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  • br Introduction As is now well known obesity is major


    Introduction As is now well known, obesity is major risk factor for various diseases such as nonalcoholic fatty liver disease, cardiovascular disease, some cancers (McWilliams and Petersen, 2009), type-2 diabetes mellitus (Jakobsen et al., 2007), and hypertension (Aneja et al., 2004), among others. Although many studies have revealed related genes and signaling pathways, the underlying mechanism of obesity remains unclear (Larson-Meyer et al., 2006). Resistin, an adipocytokine which was first identified in 2001 (Steppan et al., 2001), has been reported to be involved in many metabolism-associated diseases such as insulin resistance (IR), hyperglycemia, and atherosclerosis (AS) (Kim et al., 2001). When resistin concentration was lowered by a specific antisense oligodeoxynucleotide in high fat diet (HFD) fed mice, insulin action was considerably improved in vivo (Muse et al., 2004). Accumulated evidence showed that hyperglycemia always accompanied high serum concentrations of resistin (Pagano et al., 2006). Endothelial cell layers act as a blood–tissue barrier, regulating transfer of small molecules across the barrier and thus controlling their assimilation by different tissues (Yang et al., 2014). This raised the question of whether the retention of glucose in plasma was caused by the dysfunction of the endothelial cell layer. In general, mammalian blood–tissue barriers consisting of endothelial Metabolism Compound Library regulate the exchange of nutrients between plasma and tissues (Marzesco et al., 2002). The paracellular pathway and transmembrane transport are two methods of material transport. The paracellular pathway strictly limits small molecules and ions to diffuse across the paracellular space (Balda and Matter, 2008). It relies on the function of tight junctions, which are made up of several proteins including claudins, occludins and tight junction protein 1 (TJP1, also known as ZO-1). All of these proteins are enriched in endothelial cells (Rubin, 1992). Besides the paracellular pathway, small molecules can transfer across cell layers by transmembrane transport. This relies on a variety of different transmembrane transporters and glucose transporter proteins (GLUTs) facilitate the transfer of glucose across cell membranes. Early studies showed that resistin could inhibit glucose uptake in rat muscle cells (Fan et al., 2007). This was due to downregulated expression as well as tyrosine phosphorylation of IRS-1 and decreased GLUT4 translocation by resistin (Palanivel et al., 2006). S-resistin, a non-secretable resistin variant had the similar effect with resistin. Both of them could restrain 3T3-L1 pre-adipocyte differentiation and impair glucose uptake in 3T3-L1 cells by decreasing the expression of GLUT4 (Fernandez et al., 2010). GLUT1 (Zhao et al., 2015), a core glucose transporter protein which is enriched in the blood–brain barrier, blood–ocular barrier and placental barrier (Tserentsoodol et al., 1998), facilitates the transendothelial transport of glucose to tissue (Klepper, 2015). Impaired S226 phosphorylation in GLUT1 is a characteristic of some GLUT1 deficiency syndromes and causes reduced glucose transport in endothelial cells (Lee et al., 2015). However, the relationship between resistin and GLUT1 was not very clear. Since previous studies have indicated that hyperglycemia is accompanied by high serum concentrations of resistin (Li et al., 2006), we felt it was necessary to further investigate the association between them. Here, we analyzed the effect of resistin on glucose transportation in EA.hy926 cells and investigated the underlying mechanism through which resistin exerted its effect.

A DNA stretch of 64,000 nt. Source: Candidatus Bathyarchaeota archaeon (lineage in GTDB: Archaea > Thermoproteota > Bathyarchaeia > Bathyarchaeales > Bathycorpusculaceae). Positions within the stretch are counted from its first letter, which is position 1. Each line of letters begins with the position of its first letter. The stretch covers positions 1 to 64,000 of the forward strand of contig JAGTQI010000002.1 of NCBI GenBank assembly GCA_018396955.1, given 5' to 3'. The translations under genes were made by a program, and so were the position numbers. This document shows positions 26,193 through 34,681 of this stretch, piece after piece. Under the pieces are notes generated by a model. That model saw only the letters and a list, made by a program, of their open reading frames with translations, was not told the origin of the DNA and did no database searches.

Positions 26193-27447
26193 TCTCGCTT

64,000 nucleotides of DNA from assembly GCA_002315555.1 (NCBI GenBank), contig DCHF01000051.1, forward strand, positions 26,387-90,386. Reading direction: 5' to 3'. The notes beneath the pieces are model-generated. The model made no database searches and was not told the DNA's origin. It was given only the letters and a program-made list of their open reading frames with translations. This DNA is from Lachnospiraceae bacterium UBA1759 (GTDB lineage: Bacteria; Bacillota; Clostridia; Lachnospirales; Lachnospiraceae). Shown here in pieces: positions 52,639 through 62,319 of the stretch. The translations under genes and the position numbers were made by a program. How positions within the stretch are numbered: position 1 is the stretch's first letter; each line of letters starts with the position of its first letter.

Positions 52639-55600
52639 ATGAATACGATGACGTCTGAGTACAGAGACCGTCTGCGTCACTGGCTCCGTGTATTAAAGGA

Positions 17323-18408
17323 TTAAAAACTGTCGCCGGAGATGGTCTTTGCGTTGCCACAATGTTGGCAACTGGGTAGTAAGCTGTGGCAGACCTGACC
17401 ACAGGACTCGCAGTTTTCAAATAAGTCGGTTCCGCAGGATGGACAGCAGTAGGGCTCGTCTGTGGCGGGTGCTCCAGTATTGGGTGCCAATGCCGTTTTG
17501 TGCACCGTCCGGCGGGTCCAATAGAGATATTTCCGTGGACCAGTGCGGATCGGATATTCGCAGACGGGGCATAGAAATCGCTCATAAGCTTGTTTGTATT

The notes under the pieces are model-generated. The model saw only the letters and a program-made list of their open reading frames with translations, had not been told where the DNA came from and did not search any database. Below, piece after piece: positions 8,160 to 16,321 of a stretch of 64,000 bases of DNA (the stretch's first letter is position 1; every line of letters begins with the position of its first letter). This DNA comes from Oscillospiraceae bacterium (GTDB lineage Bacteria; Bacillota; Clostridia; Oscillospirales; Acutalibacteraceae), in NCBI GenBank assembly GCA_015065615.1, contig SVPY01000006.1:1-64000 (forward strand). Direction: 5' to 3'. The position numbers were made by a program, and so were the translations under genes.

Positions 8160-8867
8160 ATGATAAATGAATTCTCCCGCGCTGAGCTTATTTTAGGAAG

Discussion Mounting evidence indicates that high plasma glucose concentrations caused by resistin (Gomez-Diaz et al., 2012) are due to the impaired tissue insulin sensitivity which results in diminished glucose absorption (Li et al., 2006). In fact the dysfunction of endothelial barriers might also result in hyperglycemia, since glucose transport would be inhibited, causing the retention of glucose in plasma. However, few studies have focused on the effect of resistin on glucose transport from blood to tissue. In this study, we show that the permeability of glucose is inhibited after resistin treatment (Fig. 1B). The measurement of intracellular glucose concentration further confirmed this finding (Fig. 1C). The glucose accumulation in serum caused by the impaired glucose transport in endothelial cells might offer a new explanation for hyperglycemia.